U is for Unique: Sly & the Family Stone

Sly-family-stone(The second, and final, letter for which I couldn’t find a musical family group.)

Sylvester Stewart was a record producer and DJ in the San Francisco Bay Area; I have a very early Billy Preston produced by him. He changed his name to Sly Stone, and started a band, as did his brother Freddie. The groups merged in 1967 to become Sly & the Family Stone, with sister Vaetta as one of the background singers. The band was unique, in part, because it was racially mixed at a point when that just wasn’t done. Their songs, especially by their third album, Life, was infused with themes about unity and integration.

Sly’s music was so good that it would be sampled years later. At about 40 seconds into that great Fatboy Slim video featuring Christopher Walken, I hear echoes of Sly’s Into My Own Thing [LISTEN to both]. It was clear that the psychedelic soul of Motown, especially by the Temptations producer Norman Whitfield, came from the group’s sound, notably Larry Graham’s bass playing, and the shared lead vocals; George Clinton & Parliament/Funkadelic and many others would also be influenced.

Yet, except for the title song from the second album, Dance to the Music [LISTEN] (#8 US in 1968), the band was not having much commercial success, despite the addition of sister Rose on that second album.

Things changed with the fourth album, Stand!, which made my list of Top 25 favorite albums of the decade 1961-1970 [LISTEN TO ALL]:
I Want to Take You Higher, #60 US in 1969, #38 in 1970 when it was re-released after their legendary Woodstock appearance that I loved watching on the film
Sing a Simple Song, a B-side that got to #89 US on its own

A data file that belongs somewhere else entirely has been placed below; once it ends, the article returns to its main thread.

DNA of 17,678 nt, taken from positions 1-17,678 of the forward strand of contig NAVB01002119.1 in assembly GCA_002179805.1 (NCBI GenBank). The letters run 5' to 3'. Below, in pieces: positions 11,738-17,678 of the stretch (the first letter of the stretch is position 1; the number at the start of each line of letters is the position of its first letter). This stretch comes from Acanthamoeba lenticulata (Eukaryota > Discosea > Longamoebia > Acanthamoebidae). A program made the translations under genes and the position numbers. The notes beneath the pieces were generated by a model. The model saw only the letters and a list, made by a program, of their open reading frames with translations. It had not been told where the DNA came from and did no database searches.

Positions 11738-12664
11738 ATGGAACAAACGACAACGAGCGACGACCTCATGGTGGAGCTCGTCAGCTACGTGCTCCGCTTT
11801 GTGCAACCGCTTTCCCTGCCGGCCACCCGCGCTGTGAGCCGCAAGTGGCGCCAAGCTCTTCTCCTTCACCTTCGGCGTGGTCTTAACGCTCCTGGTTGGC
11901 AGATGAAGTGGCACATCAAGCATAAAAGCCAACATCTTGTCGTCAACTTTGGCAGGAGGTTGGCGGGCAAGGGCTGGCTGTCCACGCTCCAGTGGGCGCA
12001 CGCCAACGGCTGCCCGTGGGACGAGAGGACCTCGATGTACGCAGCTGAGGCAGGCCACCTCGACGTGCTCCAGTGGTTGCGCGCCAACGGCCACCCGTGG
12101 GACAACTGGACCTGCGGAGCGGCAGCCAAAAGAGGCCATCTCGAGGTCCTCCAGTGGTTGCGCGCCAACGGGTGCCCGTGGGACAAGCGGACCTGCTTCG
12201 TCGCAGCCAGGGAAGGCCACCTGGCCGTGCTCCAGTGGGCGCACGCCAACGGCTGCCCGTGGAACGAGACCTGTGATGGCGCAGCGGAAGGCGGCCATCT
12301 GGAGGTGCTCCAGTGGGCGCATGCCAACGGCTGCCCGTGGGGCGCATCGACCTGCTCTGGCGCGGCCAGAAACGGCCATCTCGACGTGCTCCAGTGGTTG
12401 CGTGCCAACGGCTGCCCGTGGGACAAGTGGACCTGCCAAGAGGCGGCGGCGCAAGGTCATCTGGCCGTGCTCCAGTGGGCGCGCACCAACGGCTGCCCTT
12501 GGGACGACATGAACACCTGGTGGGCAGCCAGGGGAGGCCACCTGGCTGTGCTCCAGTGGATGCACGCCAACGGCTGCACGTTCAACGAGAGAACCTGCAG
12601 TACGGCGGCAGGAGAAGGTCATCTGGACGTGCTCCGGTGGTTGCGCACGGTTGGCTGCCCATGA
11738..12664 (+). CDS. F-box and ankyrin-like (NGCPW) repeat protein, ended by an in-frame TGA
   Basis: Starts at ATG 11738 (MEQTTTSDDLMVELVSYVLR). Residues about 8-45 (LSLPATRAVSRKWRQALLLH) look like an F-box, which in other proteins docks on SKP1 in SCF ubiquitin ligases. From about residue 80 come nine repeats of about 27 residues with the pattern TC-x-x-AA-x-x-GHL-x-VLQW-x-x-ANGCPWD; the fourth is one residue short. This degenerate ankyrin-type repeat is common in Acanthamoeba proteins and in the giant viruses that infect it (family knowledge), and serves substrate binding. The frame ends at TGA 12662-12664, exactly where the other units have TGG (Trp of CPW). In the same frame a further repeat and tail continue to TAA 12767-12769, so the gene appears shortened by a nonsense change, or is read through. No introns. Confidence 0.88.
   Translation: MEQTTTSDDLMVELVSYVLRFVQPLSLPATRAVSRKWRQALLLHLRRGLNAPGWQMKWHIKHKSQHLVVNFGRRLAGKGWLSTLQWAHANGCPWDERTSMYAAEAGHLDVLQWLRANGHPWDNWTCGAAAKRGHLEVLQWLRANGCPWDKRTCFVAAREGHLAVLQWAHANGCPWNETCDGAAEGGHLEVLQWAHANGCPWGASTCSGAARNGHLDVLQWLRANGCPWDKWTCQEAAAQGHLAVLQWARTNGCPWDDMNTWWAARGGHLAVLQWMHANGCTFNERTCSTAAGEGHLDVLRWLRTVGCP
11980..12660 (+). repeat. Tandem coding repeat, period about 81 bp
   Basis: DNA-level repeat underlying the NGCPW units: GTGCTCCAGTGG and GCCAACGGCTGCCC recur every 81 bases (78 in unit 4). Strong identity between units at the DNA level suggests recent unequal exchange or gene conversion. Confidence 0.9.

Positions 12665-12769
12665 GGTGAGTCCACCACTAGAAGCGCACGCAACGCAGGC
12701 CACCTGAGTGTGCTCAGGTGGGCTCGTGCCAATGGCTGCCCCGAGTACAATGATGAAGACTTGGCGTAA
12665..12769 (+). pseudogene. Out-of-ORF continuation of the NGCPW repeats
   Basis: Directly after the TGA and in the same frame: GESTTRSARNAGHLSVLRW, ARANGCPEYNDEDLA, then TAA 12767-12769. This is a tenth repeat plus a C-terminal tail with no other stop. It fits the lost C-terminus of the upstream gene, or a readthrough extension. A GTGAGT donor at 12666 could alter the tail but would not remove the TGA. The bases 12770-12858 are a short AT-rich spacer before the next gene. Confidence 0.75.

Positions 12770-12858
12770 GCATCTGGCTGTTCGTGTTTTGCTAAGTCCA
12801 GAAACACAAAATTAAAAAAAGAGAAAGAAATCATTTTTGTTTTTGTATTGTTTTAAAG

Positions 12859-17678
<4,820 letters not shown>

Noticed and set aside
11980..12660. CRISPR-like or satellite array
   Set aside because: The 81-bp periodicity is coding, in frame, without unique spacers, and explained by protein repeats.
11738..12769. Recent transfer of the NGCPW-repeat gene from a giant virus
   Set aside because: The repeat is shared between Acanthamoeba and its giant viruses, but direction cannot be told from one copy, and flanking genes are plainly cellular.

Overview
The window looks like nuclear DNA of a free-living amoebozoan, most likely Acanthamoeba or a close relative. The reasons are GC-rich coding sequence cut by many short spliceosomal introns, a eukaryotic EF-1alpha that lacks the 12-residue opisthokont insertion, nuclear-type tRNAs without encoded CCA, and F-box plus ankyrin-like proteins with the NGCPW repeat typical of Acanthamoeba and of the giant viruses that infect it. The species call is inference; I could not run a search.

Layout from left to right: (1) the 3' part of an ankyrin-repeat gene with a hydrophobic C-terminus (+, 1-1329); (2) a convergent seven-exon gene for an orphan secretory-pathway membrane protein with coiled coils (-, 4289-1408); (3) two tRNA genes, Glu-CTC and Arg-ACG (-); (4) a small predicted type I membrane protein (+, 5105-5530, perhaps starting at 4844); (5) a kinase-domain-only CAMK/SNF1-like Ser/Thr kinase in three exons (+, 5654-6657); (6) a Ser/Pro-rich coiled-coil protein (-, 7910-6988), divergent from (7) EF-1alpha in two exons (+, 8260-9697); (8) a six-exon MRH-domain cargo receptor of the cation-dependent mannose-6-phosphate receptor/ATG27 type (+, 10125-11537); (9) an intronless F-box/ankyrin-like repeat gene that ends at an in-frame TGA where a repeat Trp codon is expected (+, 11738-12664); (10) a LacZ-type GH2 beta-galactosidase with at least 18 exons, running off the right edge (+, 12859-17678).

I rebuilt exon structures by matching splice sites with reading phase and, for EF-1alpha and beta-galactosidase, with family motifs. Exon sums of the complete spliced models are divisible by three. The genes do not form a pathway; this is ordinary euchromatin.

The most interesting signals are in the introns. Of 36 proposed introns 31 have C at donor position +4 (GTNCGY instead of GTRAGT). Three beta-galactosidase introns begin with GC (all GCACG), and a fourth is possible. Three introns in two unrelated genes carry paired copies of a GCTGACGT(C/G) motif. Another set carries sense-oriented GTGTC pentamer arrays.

Everyday People, #1 US for four weeks in 1969
You Can Make It If You Try
and the title track, #22 US in 1969

But the album I would have rather have put on the list, had it been permitted, was their greatest hits album, which featured these songs not found on other albums:
Hot Fun in the Summertime, #2 US in 1969 (“ooo, Lawd”)
Thank You Falettinme Be Mice Elf Agin, #1 US in 1970 [this is a remake]
Everybody is a Star, its B-side

Unfortunately, members of the band, and especially Sly, got caught up in heavy drug use.

The last Sly album I bought, until considerably later, was the druggy There’s A Riot Going On, with two Top 40 singles in the US, Family Affair, #1 for three weeks in 1971, and Runnin’ Away, #23 US in 1972.

The group was inducted into the Rock and Roll Hall of Fame in 1993, with George Clinton as the presenter.

The Family Stone is still playing together in 2014, alas without Sly.

 


ABC Wednesday – Round 14

Author: Roger

I'm a librarian. I hear music, even when it's not being played. I used to work at a comic book store, and it still informs my life. I won once on JEOPARDY! - ditto.

10 thoughts on “U is for Unique: Sly & the Family Stone”

  1. I always loved them! Actually, I loved all the Motown stuff.

    Leslie
    abcw team

  2. I was fortunate enough to see the group live twice. Once in Central Park NYC circa 1969,,,and again at St. John’s Univ. Homecoming concert around 1970-71. Tremendous!

  3. At least one story holds that Sly gave up his producer badge after working with — and failing to get anything worthwhile out of — the Great Society, Grace Slick’s first band.

    Weirdly, those three non-LP tracks on the canonical Greatest Hits album were rechanneled pseudo-stereo: no proper stereo mixes had ever been made. (Well into the CD era, this was fixed.)

  4. Yes we listened to Sly and the Family Stone and other funk music kin the 70’s. A very unique sound for sure.
    Ann

  5. I really enjoyed this, especially with Walken making such unusual moves (for him, that is)! I had never seen this before. thanks!

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